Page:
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Mol Biol Cell. 2005 Sep;16(9):4243-55. Epub 2005 Jul 6.

Stochastic simulation of neurofilament transport in axons: the "stop-and-go" hypothesis.

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Center for Molecular Neurobiology and Department of Neuroscience, The Ohio State University, Columbus, OH 43210, USA.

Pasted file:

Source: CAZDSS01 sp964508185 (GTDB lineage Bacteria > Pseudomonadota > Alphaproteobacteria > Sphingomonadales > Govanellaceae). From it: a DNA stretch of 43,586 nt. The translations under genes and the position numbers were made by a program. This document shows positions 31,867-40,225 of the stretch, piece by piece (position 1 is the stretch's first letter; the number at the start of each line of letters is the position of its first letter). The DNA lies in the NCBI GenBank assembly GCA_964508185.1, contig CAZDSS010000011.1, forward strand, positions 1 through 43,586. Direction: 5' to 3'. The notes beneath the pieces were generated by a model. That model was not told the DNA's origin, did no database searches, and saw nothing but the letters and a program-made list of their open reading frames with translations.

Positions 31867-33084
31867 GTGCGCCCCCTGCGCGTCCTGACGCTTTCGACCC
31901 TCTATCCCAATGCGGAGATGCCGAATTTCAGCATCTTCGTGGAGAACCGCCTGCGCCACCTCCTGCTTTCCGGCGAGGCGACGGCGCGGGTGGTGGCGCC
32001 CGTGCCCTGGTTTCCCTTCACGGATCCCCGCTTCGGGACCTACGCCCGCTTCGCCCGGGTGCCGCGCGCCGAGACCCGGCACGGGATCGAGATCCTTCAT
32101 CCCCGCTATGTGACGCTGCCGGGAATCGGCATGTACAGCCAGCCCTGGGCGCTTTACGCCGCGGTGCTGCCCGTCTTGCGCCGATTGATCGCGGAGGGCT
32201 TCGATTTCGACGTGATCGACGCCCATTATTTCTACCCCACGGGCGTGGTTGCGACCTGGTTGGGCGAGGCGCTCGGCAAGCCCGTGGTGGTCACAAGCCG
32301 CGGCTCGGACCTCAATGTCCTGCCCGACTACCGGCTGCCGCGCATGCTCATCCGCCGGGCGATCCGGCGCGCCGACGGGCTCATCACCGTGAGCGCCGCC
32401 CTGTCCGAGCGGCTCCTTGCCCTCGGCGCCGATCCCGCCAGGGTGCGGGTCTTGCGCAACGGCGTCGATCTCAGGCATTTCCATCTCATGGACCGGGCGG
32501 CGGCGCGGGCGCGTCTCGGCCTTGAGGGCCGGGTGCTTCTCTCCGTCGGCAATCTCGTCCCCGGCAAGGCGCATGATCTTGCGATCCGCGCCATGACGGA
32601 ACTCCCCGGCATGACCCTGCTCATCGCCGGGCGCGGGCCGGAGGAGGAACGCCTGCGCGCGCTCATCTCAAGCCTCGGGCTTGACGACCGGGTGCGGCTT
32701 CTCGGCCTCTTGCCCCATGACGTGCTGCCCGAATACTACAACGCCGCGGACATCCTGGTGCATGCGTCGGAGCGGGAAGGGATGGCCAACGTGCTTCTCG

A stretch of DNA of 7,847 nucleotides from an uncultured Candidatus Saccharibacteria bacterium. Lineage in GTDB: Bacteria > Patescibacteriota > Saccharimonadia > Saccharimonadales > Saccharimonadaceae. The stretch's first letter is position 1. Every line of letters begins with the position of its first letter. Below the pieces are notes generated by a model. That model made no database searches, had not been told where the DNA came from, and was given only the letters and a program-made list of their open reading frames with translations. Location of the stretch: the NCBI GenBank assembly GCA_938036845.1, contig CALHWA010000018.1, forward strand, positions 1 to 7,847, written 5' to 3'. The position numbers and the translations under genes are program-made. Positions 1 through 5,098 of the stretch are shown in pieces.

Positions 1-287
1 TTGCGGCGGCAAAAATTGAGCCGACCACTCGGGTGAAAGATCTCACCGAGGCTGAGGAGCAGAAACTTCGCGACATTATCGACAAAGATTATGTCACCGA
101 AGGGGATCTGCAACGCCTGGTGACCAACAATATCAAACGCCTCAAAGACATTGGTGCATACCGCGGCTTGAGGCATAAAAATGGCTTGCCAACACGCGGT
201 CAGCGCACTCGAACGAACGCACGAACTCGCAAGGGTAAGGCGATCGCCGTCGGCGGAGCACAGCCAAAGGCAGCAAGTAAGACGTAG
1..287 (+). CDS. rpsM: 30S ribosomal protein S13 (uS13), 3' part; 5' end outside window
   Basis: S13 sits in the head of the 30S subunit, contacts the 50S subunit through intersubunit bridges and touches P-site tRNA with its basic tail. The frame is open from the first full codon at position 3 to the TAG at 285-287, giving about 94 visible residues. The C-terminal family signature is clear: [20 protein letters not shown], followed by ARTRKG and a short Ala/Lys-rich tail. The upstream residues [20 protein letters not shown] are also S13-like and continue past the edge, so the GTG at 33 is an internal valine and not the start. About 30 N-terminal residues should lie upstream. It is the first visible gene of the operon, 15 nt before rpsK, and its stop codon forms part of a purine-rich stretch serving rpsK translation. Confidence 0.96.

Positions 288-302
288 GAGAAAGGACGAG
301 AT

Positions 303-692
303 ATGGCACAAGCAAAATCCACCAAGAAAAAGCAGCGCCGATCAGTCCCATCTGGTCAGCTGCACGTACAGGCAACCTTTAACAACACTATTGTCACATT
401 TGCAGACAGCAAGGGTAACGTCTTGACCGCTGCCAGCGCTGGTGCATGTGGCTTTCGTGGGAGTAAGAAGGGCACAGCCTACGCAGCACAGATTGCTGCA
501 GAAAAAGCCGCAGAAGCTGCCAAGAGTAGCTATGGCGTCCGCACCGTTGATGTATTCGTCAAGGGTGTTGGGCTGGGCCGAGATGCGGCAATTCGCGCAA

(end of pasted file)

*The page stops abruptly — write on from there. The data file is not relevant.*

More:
According to the "stop-and-go" hypothesis of slow axonal transport, cytoskeletal and cytosolic proteins are transported along axons at fast rates but the average velocity is slow because the movements are infrequent and bidirectional. To test whether this hypothesis can explain the kinetics of slow axonal transport in vivo, we have developed a stochastic model of neurofilament transport in axons. We propose that neurofilaments move in both anterograde and retrograde directions along cytoskeletal tracks, alternating between short bouts of rapid movement and short "on-track" pauses, and that they can also temporarily disengage from these tracks, resulting in more prolonged "off-track" pauses. We derive the kinetic parameters of the model from a detailed analysis of the moving and pausing behavior of single neurofilaments in axons of cultured neurons. We show that the model can match the shape, velocity, and spreading of the neurofilament transport waves obtained by radioisotopic pulse labeling in vivo. The model predicts that axonal neurofilaments spend approximately 8% of their time on track and approximately 97% of their time pausing during their journey along the axon.

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